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BETTER TOGETHER 2014 ANNUAL REPORT


district 1

Officers & directors

Myron Voth

Cecil Wiebe

district 2

Vice chairman

Duane Johnson

David Mills

district 3

secretary

CJ Blew CHAIRMAN

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Jason Gaeddert


OFFICERS AT LARGE

Neal Beam

Randy Ellwood

directors

Keith Becker

Kenny Carlton

Hal Mayer

Allan Wegner

associate director

appointed director

appointed director

Dave Christiansen CEO / President

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Chairman’s report

cj blew

Thank you for your interest and support of MKC this past year. MKC’s 49th annual meeting theme, “Better Together”, is the perfect theme to define MKC and the cooperative system! From the members of the three initial coops that made up MKC in 1965 to the 217 new members we added this year along with the members of Farmers Cooperative Association of Manhattan who approved a merger with MKC by an overwhelming 91%, farmers have realized the benefits of working with MKC. One of those benefits is the newly added Domestic Production Activities Deduction, often referred to as Section 199 Deduction. This deduction is only available to cooperatives and can be passed through to members. MKC members also saw a patronage distribution of $6.4 million this past year, all while adding 8.2 million bushel of additional grain storage space that includes three new green field sites. Your board and management team continue to develop and implement strategic initiatives that leverage what working together can accomplish.

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MKC doesn’t have an end date or retirement date. We need to position our coop to be viable for generations to come. There will be opportunities for growth in the future and all stakeholders in the cooperative system will need to keep an open mind about what it will take to compete in an ever-changing market place. In an effort to accommodate some of MKC’s past and future growth, your board of directors decided to implement the bylaw change that was passed in 2012, allowing membership to vote for director elections by mail. We hope this change will make participation in the governance of your cooperative easier. Thank you again for your support and I hope that as a member of MKC you’ve found value in many ways by being “better together”.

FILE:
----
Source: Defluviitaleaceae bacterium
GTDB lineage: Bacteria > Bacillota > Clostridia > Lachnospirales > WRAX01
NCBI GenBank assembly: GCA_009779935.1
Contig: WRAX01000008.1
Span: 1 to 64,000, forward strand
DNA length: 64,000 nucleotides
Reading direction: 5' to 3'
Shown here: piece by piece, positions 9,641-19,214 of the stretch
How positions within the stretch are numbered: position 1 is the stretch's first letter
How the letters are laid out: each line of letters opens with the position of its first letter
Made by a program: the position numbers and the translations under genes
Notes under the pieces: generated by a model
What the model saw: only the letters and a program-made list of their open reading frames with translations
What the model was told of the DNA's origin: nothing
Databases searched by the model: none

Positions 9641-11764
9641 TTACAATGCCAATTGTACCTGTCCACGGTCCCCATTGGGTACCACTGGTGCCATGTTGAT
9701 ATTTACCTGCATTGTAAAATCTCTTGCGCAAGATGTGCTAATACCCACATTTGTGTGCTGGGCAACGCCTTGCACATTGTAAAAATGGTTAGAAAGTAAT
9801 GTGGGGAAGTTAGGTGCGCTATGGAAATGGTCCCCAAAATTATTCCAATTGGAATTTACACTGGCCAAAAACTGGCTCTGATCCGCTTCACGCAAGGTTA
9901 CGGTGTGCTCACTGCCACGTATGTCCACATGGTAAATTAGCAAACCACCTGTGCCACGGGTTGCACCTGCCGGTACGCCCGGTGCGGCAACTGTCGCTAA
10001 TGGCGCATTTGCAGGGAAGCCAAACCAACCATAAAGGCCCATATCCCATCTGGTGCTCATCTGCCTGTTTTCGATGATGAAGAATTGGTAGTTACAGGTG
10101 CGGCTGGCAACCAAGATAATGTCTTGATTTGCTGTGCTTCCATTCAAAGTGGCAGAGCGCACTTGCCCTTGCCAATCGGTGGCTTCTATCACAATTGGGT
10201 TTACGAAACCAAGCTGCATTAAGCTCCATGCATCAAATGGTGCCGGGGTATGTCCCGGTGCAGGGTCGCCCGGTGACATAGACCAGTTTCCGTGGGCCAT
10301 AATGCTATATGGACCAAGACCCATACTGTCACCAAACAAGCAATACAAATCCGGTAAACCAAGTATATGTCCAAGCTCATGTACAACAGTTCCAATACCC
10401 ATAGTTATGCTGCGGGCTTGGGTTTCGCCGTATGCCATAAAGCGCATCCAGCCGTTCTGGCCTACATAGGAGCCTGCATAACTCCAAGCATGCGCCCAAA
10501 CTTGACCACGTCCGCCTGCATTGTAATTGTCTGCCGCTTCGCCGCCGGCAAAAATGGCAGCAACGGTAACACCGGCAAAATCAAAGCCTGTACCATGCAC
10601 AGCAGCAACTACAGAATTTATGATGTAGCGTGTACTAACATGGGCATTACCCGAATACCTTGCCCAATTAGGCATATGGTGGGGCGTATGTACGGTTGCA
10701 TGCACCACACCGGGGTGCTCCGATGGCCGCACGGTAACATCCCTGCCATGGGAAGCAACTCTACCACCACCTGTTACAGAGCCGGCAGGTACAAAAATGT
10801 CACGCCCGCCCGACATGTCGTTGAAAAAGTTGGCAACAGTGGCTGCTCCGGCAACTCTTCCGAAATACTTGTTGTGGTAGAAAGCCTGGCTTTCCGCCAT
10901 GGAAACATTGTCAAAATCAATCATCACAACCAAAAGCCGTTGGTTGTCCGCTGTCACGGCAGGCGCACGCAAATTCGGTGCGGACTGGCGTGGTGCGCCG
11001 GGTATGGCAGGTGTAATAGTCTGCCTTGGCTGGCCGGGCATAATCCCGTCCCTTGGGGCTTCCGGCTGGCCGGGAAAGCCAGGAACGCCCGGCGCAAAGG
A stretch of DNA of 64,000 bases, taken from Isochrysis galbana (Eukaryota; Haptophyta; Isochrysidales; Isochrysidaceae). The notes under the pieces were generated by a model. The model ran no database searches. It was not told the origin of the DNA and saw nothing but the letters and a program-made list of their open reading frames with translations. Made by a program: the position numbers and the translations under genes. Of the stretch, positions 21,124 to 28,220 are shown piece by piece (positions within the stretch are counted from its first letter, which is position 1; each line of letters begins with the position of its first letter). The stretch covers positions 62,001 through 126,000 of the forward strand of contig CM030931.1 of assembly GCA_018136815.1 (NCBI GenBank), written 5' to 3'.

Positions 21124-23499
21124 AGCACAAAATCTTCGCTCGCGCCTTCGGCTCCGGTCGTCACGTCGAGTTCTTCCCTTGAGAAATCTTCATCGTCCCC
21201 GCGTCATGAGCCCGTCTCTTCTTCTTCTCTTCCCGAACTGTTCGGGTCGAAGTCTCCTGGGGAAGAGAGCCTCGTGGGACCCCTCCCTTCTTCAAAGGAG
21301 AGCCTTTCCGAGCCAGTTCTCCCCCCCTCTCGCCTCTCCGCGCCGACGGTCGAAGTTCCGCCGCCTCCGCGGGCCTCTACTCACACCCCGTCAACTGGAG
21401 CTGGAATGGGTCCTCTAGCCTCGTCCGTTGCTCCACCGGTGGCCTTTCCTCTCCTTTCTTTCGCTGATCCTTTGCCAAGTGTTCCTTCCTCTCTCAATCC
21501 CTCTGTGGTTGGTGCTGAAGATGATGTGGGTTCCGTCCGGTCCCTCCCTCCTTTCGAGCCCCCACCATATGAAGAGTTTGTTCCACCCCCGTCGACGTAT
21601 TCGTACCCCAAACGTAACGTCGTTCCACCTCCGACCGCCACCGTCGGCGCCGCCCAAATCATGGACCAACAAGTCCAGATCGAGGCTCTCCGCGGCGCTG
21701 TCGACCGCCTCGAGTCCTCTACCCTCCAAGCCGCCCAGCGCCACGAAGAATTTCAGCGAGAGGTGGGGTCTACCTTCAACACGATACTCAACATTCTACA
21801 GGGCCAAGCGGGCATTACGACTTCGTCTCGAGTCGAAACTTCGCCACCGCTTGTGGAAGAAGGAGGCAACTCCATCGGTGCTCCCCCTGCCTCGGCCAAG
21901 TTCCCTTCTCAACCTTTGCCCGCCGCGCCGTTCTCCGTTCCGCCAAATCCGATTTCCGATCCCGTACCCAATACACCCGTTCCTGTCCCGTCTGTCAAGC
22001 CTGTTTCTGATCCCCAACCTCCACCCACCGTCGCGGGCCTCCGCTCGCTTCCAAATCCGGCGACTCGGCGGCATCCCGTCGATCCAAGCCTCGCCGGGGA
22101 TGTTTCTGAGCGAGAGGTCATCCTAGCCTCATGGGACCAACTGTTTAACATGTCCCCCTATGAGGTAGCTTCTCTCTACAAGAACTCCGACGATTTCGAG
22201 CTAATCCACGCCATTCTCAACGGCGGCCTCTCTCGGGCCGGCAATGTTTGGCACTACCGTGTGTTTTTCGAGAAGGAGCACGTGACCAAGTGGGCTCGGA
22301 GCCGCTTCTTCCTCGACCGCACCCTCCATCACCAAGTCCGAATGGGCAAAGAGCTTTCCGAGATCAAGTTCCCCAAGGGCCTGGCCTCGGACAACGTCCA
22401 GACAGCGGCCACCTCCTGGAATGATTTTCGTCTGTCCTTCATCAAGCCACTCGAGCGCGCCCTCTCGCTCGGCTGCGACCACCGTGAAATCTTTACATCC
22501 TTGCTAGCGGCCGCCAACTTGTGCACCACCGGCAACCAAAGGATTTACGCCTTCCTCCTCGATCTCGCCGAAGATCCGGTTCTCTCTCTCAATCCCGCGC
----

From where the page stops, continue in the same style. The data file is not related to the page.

President’s report

Dave christiansen Since the inception of what we know today as MKC, your cooperative has stood tall as an example of the good that can be gained by working together. Collaboration in virtually all areas of our business continues to be our mission and drives many of our strategies. Finding ways to work with others is more of an expectation from our board of directors than it is a suggestion. This drives our leadership team to continually search for ways we can gain advantages or leverage our scale for the benefit of our members. As you look back through our history, MKC is a collection of producers who decided they would be better off working together than insisting on operating independently. The notes from the first meeting held in 1965 laid out our path clearly and sent a powerful message. Since that meeting we have added over 6,000 members as a result of more than a dozen mergers and acquisitions. I’m proud to work for an organization whose board of directors continues to stay focused on benefiting its members. One of the things I am most proud of is more and more producers each year are discovering the same advantage. Last year we had 217 new members join your cooperative. Many of these producers are just like you and see the value in working with each other through the cooperative. By doing so, they gain economy of scale and enhance their relevance in the market, something that is so vital today. Self-sufficiency is not now, and has never been, the path to prosperity. Helping our growers be more successful is about the exchange and the